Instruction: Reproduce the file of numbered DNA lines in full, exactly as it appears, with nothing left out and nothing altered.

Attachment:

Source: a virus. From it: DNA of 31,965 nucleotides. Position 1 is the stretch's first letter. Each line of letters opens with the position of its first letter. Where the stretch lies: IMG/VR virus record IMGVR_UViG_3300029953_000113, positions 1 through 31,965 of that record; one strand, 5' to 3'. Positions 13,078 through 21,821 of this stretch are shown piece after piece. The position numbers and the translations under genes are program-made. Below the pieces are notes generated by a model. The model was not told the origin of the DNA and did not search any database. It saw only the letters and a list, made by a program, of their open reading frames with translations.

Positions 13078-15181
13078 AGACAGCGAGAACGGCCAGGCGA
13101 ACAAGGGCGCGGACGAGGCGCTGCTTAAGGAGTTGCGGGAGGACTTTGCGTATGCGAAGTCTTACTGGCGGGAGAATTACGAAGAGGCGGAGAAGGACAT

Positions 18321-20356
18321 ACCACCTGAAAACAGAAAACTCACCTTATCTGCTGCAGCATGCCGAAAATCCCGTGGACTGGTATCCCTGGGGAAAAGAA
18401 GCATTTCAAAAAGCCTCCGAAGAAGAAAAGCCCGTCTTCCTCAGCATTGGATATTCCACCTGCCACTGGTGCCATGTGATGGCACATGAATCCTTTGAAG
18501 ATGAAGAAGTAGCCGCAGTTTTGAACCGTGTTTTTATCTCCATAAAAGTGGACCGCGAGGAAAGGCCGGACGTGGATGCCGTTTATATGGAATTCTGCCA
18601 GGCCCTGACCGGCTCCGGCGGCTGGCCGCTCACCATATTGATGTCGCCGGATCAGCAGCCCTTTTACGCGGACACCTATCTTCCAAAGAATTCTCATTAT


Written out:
Source: a virus. From it: DNA of 31,965 nucleotides. Position 1 is the stretch's first letter. Each line of letters opens with the position of its first letter. Where the stretch lies: IMG/VR virus record IMGVR_UViG_3300029953_000113, positions 1 through 31,965 of that record; one strand, 5' to 3'. Positions 13,078 through 21,821 of this stretch are shown piece after piece. The position numbers and the translations under genes are program-made. Below the pieces are notes generated by a model. The model was not told the origin of the DNA and did not search any database. It saw only the letters and a list, made by a program, of their open reading frames with translations.

Positions 13078-15181
13078 AGACAGCGAGAACGGCCAGGCGA
13101 ACAAGGGCGCGGACGAGGCGCTGCTTAAGGAGTTGCGGGAGGACTTTGCGTATGCGAAGTCTTACTGGCGGGAGAATTACGAAGAGGCGGAGAAGGACAT

Positions 18321-20356
18321 ACCACCTGAAAACAGAAAACTCACCTTATCTGCTGCAGCATGCCGAAAATCCCGTGGACTGGTATCCCTGGGGAAAAGAA
18401 GCATTTCAAAAAGCCTCCGAAGAAGAAAAGCCCGTCTTCCTCAGCATTGGATATTCCACCTGCCACTGGTGCCATGTGATGGCACATGAATCCTTTGAAG
18501 ATGAAGAAGTAGCCGCAGTTTTGAACCGTGTTTTTATCTCCATAAAAGTGGACCGCGAGGAAAGGCCGGACGTGGATGCCGTTTATATGGAATTCTGCCA
18601 GGCCCTGACCGGCTCCGGCGGCTGGCCGCTCACCATATTGATGTCGCCGGATCAGCAGCCCTTTTACGCGGACACCTATCTTCCAAAGAATTCTCATTAT